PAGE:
Preparing to Apply to ICU

  1. I am a newer nurse. I'm roughly 7 months into my first job. In January/February when I hit the big 1 year mark, I want to start applying to ICUs. I applied to ICUs straight out of school, but the only ICU job offer I got was in an area I didn't want to relocate to. Instead, I accepted a job on a progressive care unit with telemetry.

    I guess one of the reasons I didn't really get any ICU job offers was because when I graduated I wasn't prepared enough for the ICU. I graduated from Bloomsburg University, which does not have a critical care clinical rotation. Instead, they have us shadow in the ICU for two days. (We still have Adult Health 2, which is basically a critical care course, but the corresponding clinical rotation focuses on assuming a full patient assignment on a med/surg floor). I also did not do an internship or externship in an ICU. So during my interviews when they were asking me about my experiences during school, I was really at a loss.

    So far on my floor, I have had experience with telemetry, chest tubes, stroke patients, withdraw patients, trachs, dressing changes, drips (heparin, insulin, amiodarone), and everything else encompassed in the med/surg nine yards. I have had 6-7 patients on dayshift and 7-8 patients on nightshift. We have no step-down ICU at my hospital so I'm often caring for high-acuity patients. (Nurse-patient ratios are getting a little better now that staffing is improving.) I'm comfortable communicating with residents, attendings, case managers, and other members of the healthcare team. I'm signed up for an ACLS class in October and a PALS class in November.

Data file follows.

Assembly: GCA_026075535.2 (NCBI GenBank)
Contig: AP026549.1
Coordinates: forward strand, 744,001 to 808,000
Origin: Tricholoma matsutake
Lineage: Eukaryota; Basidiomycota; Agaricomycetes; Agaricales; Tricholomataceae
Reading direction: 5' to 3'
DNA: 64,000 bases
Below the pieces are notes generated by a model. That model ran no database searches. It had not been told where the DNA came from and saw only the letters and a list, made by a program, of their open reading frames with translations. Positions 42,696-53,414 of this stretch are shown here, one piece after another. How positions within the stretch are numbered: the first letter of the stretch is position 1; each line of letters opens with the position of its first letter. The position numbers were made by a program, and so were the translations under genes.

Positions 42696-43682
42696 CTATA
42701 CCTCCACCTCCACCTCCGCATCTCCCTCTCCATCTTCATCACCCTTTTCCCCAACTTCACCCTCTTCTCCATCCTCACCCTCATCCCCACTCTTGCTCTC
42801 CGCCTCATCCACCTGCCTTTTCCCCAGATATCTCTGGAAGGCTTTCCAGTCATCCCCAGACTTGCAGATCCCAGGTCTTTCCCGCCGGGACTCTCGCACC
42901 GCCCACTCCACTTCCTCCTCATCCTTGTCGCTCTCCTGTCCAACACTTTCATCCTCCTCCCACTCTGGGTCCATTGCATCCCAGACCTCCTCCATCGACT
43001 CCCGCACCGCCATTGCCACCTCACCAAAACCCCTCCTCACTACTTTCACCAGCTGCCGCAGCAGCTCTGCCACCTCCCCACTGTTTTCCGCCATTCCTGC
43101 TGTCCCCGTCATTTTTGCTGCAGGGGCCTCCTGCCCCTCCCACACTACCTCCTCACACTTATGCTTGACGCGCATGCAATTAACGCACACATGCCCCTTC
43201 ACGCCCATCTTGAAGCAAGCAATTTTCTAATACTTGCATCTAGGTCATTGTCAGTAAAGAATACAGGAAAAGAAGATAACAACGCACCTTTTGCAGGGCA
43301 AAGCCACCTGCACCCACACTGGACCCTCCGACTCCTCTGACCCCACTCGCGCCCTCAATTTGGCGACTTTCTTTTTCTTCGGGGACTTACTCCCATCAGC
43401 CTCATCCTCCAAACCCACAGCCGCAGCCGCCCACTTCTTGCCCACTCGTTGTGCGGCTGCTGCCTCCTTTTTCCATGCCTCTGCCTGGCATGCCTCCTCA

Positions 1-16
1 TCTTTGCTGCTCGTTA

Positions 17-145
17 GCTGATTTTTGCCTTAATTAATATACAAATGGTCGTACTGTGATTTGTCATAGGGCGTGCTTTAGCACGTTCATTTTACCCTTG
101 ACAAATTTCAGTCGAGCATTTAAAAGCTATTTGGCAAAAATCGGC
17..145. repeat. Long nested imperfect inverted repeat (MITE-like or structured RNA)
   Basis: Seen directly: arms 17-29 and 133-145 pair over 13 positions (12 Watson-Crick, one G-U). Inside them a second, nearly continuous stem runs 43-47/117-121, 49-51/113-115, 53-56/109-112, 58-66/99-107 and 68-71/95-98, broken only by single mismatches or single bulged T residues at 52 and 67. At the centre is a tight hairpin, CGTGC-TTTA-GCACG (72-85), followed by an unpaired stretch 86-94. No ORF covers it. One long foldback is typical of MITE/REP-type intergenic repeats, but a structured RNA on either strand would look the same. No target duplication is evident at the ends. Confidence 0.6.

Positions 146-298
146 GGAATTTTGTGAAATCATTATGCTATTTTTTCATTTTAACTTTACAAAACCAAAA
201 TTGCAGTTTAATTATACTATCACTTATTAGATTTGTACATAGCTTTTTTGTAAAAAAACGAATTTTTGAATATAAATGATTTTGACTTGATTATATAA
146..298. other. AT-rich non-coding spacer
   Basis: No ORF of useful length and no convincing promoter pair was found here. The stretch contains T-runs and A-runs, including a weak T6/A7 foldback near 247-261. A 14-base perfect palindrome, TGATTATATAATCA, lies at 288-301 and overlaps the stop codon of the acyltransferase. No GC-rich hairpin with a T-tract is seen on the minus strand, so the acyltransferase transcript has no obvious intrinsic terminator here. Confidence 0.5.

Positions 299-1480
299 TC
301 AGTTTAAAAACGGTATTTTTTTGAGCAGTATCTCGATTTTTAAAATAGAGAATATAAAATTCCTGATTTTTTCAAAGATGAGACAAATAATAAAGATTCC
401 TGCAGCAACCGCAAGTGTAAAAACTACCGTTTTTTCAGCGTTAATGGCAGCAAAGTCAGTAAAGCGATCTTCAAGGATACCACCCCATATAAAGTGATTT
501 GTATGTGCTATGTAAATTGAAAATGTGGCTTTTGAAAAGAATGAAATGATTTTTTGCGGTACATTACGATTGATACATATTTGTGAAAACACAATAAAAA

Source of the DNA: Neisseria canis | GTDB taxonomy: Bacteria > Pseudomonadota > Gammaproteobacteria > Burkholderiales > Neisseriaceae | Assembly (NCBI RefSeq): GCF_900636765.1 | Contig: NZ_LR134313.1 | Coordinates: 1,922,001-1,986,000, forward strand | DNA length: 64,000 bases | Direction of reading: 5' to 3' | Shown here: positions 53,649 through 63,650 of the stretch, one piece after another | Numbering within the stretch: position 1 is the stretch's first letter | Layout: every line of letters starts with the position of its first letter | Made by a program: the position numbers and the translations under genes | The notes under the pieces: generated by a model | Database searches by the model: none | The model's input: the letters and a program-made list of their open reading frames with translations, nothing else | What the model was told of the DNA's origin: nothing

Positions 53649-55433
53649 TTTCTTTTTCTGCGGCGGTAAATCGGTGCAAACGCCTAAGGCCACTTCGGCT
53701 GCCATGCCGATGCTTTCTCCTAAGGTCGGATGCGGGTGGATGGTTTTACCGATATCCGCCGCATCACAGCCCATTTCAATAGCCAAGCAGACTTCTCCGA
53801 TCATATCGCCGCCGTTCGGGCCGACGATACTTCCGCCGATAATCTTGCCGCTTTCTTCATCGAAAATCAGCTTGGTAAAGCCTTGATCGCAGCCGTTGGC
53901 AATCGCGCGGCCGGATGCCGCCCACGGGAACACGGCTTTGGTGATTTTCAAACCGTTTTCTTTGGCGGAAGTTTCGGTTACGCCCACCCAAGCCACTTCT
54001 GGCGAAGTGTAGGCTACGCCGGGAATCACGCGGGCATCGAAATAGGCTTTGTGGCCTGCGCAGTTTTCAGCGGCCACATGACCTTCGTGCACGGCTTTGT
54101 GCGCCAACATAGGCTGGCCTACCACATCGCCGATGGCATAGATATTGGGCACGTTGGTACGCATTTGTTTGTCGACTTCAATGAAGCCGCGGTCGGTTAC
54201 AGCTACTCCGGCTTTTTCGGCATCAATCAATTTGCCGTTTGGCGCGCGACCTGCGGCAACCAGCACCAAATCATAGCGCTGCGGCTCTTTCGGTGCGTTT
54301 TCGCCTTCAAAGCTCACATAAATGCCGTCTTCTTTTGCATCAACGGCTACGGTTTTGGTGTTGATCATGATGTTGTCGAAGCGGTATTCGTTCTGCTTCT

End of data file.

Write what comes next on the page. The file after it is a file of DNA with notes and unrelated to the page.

I guess what I'm trying to say is what are my chances of getting into an ICU when I have a year of experience? Will they mostly just ask me about my year of med/surg, or will they dig up my lack of experience during nursing school again? Also, is there anything else I can do to try to fluff up my resume other than ACLS and PALS? Finally any advice on interview questions? "So tell me about yourself!" and "Why do you want to work here?" are by far my LEAST favorite questions to try to answer because I'm never sure what the "right" answer is.
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    About mph53953

    Joined: Dec '16; Posts: 4
    from PA , US


  3. by   CCU BSN RN
    If you are itching to get off your current unit and into the ICU after a mere 6-7 months after your first nursing job, it makes you look like a prospective CRNA hopeful. In manager speak: I can hire this person with zero critical care experience, pay through the nose to orient them and in 2 years when they're finally getting good, they're going to abruptly leave to enter an academic program that will flat out refuse to let them work for 3 years while they're in school.

    Also, and please don't take this the wrong way, you're coming across as pretty over confident. You may not like your current floor or level of care, but there's no way you've learned all you can at your current floor. You're still very task-oriented (which is safe and prudent at your experience level), but your entire argument is essentially that since you've changed a few DSDs and given Amio and insulin gtts, you've learned all you can out of med/surg. You've got to learn how to tell when a patient is going to crump, have to figure out why, what you think they need, and do it all before they get massively unstable and/or code.

    Just my .02